Raising Animals for Fiber: Producing Wool from Sheep, Goats, Alpacas, and Rabbits in Your Backyard
Classy-appearing reference trade book, glossy in and out.
A species comparison of sizes, life spans, average purchase prices, personality, the minimum required space, difficulty level, and environmental hardiness follows a foreword embracing the hopeful fiber farmer. The introductory chapter combs into fiber micron sizes, purchasing quality animals, and the social intricacies of finding reputable breeders to deal with. It also explains the author’s restricting her book to sheep, angora goats, alpacas, and angora rabbits. We are gifted with an introduction to the removal and processing of fibers, how to seek medical help, the beauty of attending shows…or perhaps not… in the interest of biosecurity. There are a richness and depth to the presentation, examinations of the often obsessive engagement of fiber folk with the infinite possibilities of the field. Photographic illustrations are omnipresent and excellently selected.||Each chapter/treatment offers lingo specific to the beastie, the mechanics of harvesting their fiber, necessities of feeding and maintenance. (Alpaca males need to have fighting teeth trimmed; their fleeces should not be combed whilst still on the animal). Sheep must be shorn. Breeding is described in good detail.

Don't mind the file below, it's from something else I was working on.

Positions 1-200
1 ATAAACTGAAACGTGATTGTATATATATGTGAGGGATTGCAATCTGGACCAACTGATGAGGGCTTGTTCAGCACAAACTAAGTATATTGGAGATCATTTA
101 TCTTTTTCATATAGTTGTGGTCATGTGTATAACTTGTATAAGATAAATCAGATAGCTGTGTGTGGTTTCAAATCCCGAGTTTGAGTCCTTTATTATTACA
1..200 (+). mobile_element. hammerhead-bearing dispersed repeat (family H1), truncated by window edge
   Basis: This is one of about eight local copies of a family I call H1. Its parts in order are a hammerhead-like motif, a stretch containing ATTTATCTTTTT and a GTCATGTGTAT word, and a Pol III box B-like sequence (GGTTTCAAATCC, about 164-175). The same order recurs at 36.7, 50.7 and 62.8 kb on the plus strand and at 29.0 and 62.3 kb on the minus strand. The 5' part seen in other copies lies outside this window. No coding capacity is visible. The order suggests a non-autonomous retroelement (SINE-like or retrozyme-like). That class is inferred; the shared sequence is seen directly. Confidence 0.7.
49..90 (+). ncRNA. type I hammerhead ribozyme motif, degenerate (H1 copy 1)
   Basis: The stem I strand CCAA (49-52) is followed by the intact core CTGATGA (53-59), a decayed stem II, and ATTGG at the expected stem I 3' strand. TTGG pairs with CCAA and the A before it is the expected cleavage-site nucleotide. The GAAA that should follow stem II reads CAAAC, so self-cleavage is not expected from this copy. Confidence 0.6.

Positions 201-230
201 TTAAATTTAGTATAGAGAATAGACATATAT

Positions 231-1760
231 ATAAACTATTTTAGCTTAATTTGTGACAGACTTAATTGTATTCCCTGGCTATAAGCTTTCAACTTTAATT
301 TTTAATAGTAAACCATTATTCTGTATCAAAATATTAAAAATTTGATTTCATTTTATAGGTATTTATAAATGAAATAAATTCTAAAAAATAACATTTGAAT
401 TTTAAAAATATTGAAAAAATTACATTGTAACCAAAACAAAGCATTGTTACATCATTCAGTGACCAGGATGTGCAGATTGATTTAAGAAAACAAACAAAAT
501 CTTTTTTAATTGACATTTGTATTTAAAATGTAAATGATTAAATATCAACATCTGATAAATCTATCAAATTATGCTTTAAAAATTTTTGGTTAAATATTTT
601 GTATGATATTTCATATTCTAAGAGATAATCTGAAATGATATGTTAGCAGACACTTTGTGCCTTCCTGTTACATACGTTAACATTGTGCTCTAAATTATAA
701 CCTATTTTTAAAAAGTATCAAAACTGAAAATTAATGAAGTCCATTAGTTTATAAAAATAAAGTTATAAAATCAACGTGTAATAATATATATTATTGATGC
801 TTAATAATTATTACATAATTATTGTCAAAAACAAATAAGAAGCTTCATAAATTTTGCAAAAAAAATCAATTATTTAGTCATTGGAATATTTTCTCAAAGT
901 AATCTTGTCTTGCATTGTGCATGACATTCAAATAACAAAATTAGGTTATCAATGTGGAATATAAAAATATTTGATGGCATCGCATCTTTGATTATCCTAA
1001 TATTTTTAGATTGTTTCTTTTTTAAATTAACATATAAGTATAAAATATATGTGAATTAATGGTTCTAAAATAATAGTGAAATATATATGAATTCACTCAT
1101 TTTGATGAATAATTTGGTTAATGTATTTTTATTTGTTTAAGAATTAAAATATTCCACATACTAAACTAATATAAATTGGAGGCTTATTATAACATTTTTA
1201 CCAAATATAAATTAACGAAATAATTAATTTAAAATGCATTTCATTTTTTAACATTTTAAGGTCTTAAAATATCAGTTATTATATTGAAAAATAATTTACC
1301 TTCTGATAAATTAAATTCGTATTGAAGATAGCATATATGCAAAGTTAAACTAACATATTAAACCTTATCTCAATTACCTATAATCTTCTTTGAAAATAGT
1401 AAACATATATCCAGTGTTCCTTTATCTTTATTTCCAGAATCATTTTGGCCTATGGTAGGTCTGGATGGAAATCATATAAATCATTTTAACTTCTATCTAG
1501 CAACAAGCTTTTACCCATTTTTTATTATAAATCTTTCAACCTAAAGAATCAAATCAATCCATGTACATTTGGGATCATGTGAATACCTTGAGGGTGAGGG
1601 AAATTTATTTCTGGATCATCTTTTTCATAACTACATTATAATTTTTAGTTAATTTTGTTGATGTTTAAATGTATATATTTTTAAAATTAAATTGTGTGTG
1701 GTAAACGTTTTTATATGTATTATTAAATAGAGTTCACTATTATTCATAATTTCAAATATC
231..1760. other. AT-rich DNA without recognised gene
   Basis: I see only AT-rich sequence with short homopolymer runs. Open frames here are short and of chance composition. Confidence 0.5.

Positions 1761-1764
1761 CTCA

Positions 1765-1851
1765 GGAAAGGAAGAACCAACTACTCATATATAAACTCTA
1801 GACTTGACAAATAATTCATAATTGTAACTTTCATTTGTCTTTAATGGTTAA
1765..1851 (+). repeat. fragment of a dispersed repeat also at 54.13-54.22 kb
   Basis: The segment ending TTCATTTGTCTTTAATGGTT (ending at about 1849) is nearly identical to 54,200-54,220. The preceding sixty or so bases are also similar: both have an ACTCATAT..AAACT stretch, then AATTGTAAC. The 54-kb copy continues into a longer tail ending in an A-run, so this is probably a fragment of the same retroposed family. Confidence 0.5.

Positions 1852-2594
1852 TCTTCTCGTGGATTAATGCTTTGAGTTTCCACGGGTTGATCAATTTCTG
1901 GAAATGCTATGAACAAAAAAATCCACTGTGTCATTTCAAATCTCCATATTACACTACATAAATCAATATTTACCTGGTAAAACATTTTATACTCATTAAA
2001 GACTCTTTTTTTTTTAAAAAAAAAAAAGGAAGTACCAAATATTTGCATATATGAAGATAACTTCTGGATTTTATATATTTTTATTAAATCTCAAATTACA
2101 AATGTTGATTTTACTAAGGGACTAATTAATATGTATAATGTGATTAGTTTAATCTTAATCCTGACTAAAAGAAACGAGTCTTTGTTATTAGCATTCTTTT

There is some obvious boiler plating in each treatment. Not surprising, as many considerations are similar across species. Ms. McClaughlin is an experienced and adroit writer.
|Page Count||176 pages|
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|Category||Crafts & Hobbies|